The terrible earthquake that slammed southern Turkey and northern Syria on Monday morning, leaving hundreds dead and thousands injured, badly destroyed historical castles and ancient structures in both countries.
According to Reuters and Turkish media, the old Gaziantep Castle was damaged by the earthquake that rocked Turkey and some of it was demolished.
The ancient Gaziantep Citadel sustained significant damage.
Turkish media reported that the ancient Gaziantep Citadel sustained significant damage as a result of its center being particularly vulnerable to the 7.4-magnitude earthquake that struck the Pazardik district of Kahramanmaraş.
According to the “Castel” site, the Hittite Empire utilized Gaziantep Castle as an observation post in the second millennium BC. The fort was erected there by the Roman Empire in the second and third century AD. In the sixth century, during the Byzantine era, the fortress received additional refurbishment and enlargement. The fortress was given to the Umayyads in 661, and it was inhabited multiple times after that.
The medieval Citadel of Aleppo and historic structures in Hama were both seriously damaged as a result of the disastrous earthquake, according to the General Directorate of Antiquities and Museums in Syria.
According to a Facebook post from the directorate, “Damage to the Aleppo Citadel included the collapse of portions of the Ottoman mill, the appearance of fractures and cracks, and the collapse of portions of the northeastern defensive walls. The gates to the castle were destroyed, and large chunks of the Ayyubid mosque’s minaret’s dome, as well as the entrance to the defense tower, also collapsed.” Mamluk, and the Ottoman hospice’s exterior was harmed.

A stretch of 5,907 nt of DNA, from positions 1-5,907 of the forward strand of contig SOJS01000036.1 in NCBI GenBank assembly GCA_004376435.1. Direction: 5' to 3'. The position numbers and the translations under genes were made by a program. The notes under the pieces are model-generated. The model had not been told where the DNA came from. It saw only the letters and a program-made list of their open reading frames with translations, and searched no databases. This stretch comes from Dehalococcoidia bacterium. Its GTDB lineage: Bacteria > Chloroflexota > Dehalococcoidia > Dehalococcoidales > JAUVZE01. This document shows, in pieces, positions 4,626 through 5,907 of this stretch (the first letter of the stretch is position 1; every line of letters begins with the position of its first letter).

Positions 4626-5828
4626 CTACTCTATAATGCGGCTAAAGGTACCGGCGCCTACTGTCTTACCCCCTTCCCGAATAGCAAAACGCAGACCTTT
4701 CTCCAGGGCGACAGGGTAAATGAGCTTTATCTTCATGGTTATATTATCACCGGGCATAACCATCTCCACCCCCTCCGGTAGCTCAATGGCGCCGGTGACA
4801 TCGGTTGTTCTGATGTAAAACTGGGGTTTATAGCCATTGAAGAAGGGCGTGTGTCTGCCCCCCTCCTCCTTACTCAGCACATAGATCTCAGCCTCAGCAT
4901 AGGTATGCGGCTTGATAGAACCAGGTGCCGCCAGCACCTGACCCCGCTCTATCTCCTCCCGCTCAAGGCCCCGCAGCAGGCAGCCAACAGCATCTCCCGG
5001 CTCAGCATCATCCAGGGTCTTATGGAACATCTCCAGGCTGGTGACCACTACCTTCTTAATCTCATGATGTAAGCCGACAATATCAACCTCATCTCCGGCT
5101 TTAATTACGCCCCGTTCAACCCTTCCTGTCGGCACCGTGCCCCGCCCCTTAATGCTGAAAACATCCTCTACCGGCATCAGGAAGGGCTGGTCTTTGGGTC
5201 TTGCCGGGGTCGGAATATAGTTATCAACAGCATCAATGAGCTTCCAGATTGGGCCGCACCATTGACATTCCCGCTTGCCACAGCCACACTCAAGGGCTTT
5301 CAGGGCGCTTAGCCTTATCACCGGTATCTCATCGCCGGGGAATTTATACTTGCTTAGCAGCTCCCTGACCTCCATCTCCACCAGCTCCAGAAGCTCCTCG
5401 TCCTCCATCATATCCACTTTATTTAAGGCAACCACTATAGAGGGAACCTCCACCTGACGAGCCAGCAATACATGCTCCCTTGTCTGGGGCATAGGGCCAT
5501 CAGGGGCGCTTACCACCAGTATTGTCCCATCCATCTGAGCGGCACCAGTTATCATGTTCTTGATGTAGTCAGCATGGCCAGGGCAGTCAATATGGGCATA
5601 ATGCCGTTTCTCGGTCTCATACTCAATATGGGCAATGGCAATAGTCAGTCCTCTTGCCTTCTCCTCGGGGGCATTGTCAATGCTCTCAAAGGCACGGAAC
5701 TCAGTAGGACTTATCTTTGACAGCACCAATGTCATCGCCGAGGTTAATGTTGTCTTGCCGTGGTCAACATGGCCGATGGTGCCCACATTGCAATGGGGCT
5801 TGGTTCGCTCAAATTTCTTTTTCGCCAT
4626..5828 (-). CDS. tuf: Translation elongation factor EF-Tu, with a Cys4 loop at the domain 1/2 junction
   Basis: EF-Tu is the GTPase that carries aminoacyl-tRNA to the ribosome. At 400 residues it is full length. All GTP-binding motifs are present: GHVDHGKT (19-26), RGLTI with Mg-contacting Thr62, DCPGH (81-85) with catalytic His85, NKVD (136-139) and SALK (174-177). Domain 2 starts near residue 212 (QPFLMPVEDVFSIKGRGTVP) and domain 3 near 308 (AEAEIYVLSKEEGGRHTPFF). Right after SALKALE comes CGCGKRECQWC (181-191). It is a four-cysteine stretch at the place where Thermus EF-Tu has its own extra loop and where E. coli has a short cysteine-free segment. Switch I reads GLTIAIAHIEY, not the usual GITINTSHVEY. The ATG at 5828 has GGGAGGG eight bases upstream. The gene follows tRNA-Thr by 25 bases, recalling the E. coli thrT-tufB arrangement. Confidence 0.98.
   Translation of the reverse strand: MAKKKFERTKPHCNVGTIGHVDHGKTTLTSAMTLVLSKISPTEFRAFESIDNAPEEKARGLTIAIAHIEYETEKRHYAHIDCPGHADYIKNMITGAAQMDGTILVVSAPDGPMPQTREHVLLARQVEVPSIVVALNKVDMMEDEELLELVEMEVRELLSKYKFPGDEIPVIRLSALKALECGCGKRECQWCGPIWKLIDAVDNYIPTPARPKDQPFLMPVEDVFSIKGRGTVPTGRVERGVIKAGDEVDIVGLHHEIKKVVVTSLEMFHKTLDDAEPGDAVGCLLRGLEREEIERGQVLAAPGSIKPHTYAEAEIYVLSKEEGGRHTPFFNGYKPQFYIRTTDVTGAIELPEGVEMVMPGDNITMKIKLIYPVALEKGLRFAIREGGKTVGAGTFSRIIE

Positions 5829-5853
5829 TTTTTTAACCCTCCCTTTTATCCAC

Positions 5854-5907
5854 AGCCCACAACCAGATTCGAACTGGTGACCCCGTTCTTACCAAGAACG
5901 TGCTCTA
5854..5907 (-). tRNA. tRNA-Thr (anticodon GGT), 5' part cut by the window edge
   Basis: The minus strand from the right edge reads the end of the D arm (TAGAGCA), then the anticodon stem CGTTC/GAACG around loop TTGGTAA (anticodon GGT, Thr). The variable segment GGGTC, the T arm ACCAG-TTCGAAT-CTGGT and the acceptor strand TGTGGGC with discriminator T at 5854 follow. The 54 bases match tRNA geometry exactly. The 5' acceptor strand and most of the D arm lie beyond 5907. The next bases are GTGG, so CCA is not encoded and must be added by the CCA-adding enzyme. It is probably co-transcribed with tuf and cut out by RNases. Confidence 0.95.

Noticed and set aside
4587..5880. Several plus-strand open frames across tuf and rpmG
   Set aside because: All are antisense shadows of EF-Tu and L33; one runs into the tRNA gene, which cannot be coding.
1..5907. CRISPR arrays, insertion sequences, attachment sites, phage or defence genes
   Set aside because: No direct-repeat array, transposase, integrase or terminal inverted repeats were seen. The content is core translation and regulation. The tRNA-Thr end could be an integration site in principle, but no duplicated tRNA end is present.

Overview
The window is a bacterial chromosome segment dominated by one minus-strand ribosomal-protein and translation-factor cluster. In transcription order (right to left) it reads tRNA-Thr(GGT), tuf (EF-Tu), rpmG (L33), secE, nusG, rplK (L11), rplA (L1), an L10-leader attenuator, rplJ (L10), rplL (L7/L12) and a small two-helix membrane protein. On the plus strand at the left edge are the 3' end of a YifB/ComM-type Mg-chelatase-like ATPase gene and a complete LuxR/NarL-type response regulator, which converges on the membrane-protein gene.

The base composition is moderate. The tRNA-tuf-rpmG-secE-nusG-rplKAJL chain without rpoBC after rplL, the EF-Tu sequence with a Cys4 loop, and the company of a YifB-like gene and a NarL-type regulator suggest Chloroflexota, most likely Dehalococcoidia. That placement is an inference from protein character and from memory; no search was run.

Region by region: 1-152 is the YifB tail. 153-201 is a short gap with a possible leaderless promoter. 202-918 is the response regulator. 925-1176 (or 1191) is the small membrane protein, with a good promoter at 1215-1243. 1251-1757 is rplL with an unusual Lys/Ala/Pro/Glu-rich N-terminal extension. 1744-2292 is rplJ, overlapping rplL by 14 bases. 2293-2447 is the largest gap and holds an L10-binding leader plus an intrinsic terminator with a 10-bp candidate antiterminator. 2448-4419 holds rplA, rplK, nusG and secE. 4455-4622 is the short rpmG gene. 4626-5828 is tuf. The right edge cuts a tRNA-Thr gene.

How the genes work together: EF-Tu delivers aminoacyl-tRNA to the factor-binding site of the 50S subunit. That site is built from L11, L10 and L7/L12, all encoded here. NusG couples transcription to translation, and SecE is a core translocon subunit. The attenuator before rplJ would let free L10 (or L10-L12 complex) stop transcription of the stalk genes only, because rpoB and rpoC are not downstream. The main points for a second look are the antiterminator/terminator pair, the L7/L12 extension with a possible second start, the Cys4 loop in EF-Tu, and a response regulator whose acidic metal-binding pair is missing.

The directorate said that “historic buildings in Hama governorate were harmed,” which resulted in the collapse of portions of some of these buildings’ historical facades and the appearance of fractures and breaks in the facades and walls of other historical structures.
“In the ancient Al-Bashoura district, the façade of Aqar was damaged,” she said. “In the city of Salamiyah, it was reported that the top portion of the tower of the Imam Ismail Mosque fell, which caused a fracture in the mosque’s façade owing to the fall of the aforementioned components on it.
According to the US Geological Survey, a 7.8-magnitude earthquake at a depth of around 17.9 kilometers struck southern Turkey and Syria at 4:17 (01:17 GMT). The Pazardik district of the Turkish province of Kahramanmaraş serves as the earthquake’s epicenter (southeast).
In addition to issuing a “level four alert” requesting aid from other countries, Turkish officials despatched rescue teams and planes to the region surrounding the city of Karamanmaraş, according to Reuters.